NEW PROVIDENCE, NJ - Each week leading to the November 6 election, the candidates running for New Providence Borough Council have the opportunity to answer question(s) that will be run in a series by TAPinto New Providence.
The following answer is from Republican Candidate for Borough Council Peter DeSarno for Week 2.
Question: Residents are concerned about rising taxes in New Providence. The tax bill is made up of numbers from the County, School and Borough. The Borough's portion of the tax bill is the smallest. Many costs are out of the council's control with the rising cost of services and employee benefits. However, tax payers want to know how you will control the budget while maintaining and improving infrastructure issues and services and preparing for the future. Please explain your plan.
Whether you are a resident who just purchased their first home or a senior citizen (like my parents) who would like to remain in the community that they love, keeping New Providence affordable for you and all residents will always be a top priority for me as your Councilman.
As a Certified Public Accountant (CPA) with a Masters of Business Administration (MBA) in Finance as well as a Masters in Financial Planning, I have the skill set to be an effective financial steward for our community. I am capable of maximizing your precious tax dollars in order to deliver quality services and the well planned capital improvements that you have been accustomed to enjoying.
Due to our strong leadership, we currently have fiscal strength and stability. This includes a “AAA” credit rating, carefully planned capital investments (ex. field improvements), effective utilization of shared services, a strong and vibrant downtown, consistently high community ratings and a very strong residential real estate market.
In 2018, the estimated average tax bill on a home in New Providence was $13,772. This bill is comprised of three main components that are paid to the Municipality, County and the Board of Education. The portion that represents the Municipal component is actually the smallest of the three coming in at $2,929 (or 21.27%). This is followed by the County which is $3,101 (or 22.51%) with the largest piece going to the Board of Education $7,742 (or 56.22%).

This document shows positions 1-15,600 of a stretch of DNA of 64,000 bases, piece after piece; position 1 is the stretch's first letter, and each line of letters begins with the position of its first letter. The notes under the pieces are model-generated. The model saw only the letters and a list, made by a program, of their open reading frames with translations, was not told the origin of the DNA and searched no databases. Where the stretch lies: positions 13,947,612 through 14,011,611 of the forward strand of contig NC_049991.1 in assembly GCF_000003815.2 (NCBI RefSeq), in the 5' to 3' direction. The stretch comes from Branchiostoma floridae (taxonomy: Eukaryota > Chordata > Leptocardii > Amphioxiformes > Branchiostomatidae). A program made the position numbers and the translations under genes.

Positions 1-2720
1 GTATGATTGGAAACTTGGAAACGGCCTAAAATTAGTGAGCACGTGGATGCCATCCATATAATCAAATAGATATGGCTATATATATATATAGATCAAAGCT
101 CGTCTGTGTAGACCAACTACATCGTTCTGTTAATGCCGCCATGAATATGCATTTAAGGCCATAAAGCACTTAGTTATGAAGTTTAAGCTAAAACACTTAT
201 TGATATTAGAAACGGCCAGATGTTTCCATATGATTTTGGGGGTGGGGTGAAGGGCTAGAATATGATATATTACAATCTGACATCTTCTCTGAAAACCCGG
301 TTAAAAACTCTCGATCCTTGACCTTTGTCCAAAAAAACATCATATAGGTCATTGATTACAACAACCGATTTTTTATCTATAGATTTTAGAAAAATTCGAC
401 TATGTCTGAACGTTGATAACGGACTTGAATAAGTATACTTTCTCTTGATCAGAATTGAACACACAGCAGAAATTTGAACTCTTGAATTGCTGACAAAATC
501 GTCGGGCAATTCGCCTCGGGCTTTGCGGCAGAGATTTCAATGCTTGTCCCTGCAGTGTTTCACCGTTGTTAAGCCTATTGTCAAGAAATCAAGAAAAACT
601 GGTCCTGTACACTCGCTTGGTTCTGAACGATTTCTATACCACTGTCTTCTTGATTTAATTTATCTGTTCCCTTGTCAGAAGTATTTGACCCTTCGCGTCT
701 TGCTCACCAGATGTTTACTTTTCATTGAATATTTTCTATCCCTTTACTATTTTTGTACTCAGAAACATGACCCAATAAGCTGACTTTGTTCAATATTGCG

Like other communities, New Providence faces a number of significant financial challenges in the future. The cost pressures on next year’s budget cycle will include the upcoming negotiation of new municipal union contracts. This negotiation will occur without the 2% salary cap that has expired. The Borough has also seen a very significant increase in the cost of recycling. Effectively dealing with these items, as well as other cost pressures, will be critical in order to manage your taxes and maintain services.
Given my background, I am well suited to help effectively deal with these and other difficult financial challenges. As your Councilman, I will leverage 25 years of accounting and finance experience analyzing financial statements, as well as valuable municipal audit experience that was gained while working for a Big 4 Accounting Firm. This experience will enable me to have the ability to find opportunities where it may be possible to reduce expenses and ensure that your local government is making fiscally prudent, cost effective decisions. In addition, my years of budgeting and planning experience will enable me to help strategically stage, plan and evaluate future capital improvements.
Further exploring shared services and aggressively pursing grant money may also represent areas of opportunity. Over the years, our town has leveraged shared service agreements in a number of areas. It is a good idea to continue to look for additional opportunities that are in the best interest of the residents of New Providence. Pursuing additional grant funds is also something to be explored. As your Councilman, I will be able to leverage my familiarity with our state grant process in Trenton in order to pursue funds for operations and capital improvements for our community.